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Ben Zimmer
Works at The Wall St. Journal
Attended University of Chicago
1,963 followers|574,373 views
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Ben Zimmer

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It's that time of year when Hollywood rolls out "tentpole" movies. But how did they get that name? My new column for the +Wall Street Journal​: http://bit.ly/tentpole
The entertainment term “tentpole” has persisted over a century, describing theater, TV and film productions.
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Ben Zimmer

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If you opt your kids out from standardized testing, are you an opt-outer, opter-out, or opter-outer? My latest for the +Wall Street Journalhttp://bit.ly/optoutbz 
The phrase ‘opt out’ evokes controversies over school tests and vaccines—and poses a grammatical problem
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If even the copy editors are relenting on singular "they," has its time finally come? My latest for The +Wall Street Journal: http://bit.ly/theybz
Copy editors, dictionary officials and language experts seem to be coming around to using the gender-neutral ‘they’ in the singular, instead of ‘he or she.’
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My latest column for the +Wall Street Journal is on the backlash against "plus-size," a fashion term with roots in the '20s. http://bit.ly/plusbz #droptheplus
The backlash against “plus-size” is the latest wrinkle in the history of a term that dates back to the flapper era of the 1920s.
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Controversy over Eddie Redmayne's portrayal in "The Danish Girl" puts a spotlight on the term "cisgender." My latest for the +Wall Street Journal: http://bit.ly/cisbz
“Cisgender” and its variants are proliferating as sex-reassignment issues become more popular on cultural websites and pages.
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How "stylus" became a not-so-stylish word in the tech world. My latest for the +Wall Street Journal​: http://bit.ly/stylusbz
The makers of a new breed of smartphones and tablets are reinventing the stylus—but avoiding the word.
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Ben Zimmer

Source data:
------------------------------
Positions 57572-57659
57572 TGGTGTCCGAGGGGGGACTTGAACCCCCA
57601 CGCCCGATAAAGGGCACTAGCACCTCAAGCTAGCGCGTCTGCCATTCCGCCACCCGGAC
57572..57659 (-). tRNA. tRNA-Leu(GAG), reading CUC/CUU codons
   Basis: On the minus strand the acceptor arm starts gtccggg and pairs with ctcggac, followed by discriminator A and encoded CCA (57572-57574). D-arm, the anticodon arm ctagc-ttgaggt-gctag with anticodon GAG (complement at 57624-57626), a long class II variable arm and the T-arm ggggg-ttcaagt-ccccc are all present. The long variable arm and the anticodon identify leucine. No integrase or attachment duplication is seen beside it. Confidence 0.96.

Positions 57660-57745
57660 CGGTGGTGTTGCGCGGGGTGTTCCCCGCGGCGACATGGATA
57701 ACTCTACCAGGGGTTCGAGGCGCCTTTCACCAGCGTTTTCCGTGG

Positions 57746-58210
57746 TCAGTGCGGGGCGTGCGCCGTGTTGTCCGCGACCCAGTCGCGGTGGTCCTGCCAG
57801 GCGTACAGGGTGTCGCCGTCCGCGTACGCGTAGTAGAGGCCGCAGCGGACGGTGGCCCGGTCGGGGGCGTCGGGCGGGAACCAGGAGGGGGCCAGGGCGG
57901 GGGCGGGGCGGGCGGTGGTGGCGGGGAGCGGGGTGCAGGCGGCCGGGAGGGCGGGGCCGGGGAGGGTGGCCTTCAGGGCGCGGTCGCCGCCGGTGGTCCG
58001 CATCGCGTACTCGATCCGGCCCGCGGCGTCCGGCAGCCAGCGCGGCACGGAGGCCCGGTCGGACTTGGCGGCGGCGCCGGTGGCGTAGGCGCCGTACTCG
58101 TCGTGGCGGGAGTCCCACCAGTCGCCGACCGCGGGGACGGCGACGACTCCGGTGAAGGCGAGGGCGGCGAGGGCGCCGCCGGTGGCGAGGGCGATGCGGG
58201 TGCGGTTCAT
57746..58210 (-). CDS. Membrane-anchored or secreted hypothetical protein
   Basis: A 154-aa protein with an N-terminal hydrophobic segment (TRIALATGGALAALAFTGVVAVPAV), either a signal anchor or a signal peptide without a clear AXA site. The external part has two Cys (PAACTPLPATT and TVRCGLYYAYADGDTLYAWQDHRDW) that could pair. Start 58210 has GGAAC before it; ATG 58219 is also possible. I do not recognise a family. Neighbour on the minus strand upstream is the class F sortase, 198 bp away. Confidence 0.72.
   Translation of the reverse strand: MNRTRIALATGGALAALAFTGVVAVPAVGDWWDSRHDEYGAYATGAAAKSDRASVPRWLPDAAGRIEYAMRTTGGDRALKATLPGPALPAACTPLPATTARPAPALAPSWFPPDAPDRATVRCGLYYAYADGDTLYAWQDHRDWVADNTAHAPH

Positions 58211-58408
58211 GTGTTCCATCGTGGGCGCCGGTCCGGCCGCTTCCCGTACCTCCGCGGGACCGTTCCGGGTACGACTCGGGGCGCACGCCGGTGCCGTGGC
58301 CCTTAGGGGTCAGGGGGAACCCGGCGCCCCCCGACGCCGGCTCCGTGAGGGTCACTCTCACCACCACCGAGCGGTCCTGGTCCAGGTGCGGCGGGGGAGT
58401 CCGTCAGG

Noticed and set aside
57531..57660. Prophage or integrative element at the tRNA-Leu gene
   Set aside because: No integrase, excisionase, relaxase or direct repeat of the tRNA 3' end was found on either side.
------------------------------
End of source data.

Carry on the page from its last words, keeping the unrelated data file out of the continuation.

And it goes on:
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On the 60th anniversary of the Bandung conference, I take a look at the rise and fall of the term "Third World" for the +Wall Street Journalhttp://bit.ly/3rdworldbz
Reports say the phrase ‘Third World’ had its start at a 1955 conference, but the words grew out of the work of French social scientists.
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Hillary Clinton is the latest in a long line of politicians to appeal to "everyday Americans." My latest for the +Wall Street Journalhttp://bit.ly/everydaybz
Once, ‘everyday’ was a pejorative word implying mediocrity. Now, politicians like Hillary Clinton and Rand Paul are reaching out to ‘everyday people.’
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The "glass ceiling," much in the news with Ellen Pao, may go back to Hewlett-Packard in the late '70s. My latest for the +Wall Street Journal​: http://bit.ly/glassbz
A possible start: a conversation between two women in 1979
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How "unicorn" became a less-than-magical label for billion-dollar startups. My latest for the +Wall Street Journal: http://bit.ly/unicornbz (If paywalled, Google for headline.)
The term unicorn used to refer to magical beasts. How did it come to describe a herd of young Silicon Valley companies?
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Heads up! My latest column for the +Wall Street Journal​ is on the military and baseball origins of the "heads-up" warning. http://bit.ly/headsupbz
The term “heads up,” used in recent tensions over Israeli Prime Minister Netanyahu’s speech to Congress, originated in the military and baseball.
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A new GOP breed: the "reformocon" (or is it "reformicon"?). My latest for the +Wall Street Journal: http://bit.ly/reformocon
A new word is describing reform-minded conservatives—‘reformocon,’ or ‘reformicon’—but people are disagreeing how to spell it.
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Have him in circles
1,963 people
Maria Wolters's profile photo
Edward Banatt's profile photo
Lê Xuân Cảnh's profile photo
wendy mccance's profile photo
Asif Shaikh's profile photo
Barine Sambaris's profile photo
Rahul Saraswat's profile photo
Mark Carson's profile photo
ahmed marey's profile photo
Work
Occupation
wordsmithery
Employment
  • The Wall St. Journal
    Word on the Street columnist, 2013 - present
  • Thinkmap
    Executive editor, Vocabulary.com and VisualThesaurus.com, 2008 - present
  • The Boston Globe
    The Word columnist, 2011 - 2013
  • The New York Times
    On Language columnist, 2010 - 2011
  • Oxford University Press
    Editor, American dictionaries, 2006 - 2008
Basic Information
Gender
Male
Other names
Benjamin Zimmer
Story
Tagline
language columnist, linguist, lexicographer, word nerd
Introduction
I'm executive editor of Vocabulary.com and the Visual Thesaurus, language columnist for The Wall Street Journal, former columnist for The Boston Globe and The New York Times Magazine,Language Logger, and Chair of the New Words Committee of the American Dialect Society.
Bragging rights
I made this Indonesian palindrome: "Aku suka rajawali, bapak. Apabila wajar, aku suka." ("I like hawks, sir. When appropriate, I like them.")
Education
  • University of Chicago
  • Yale University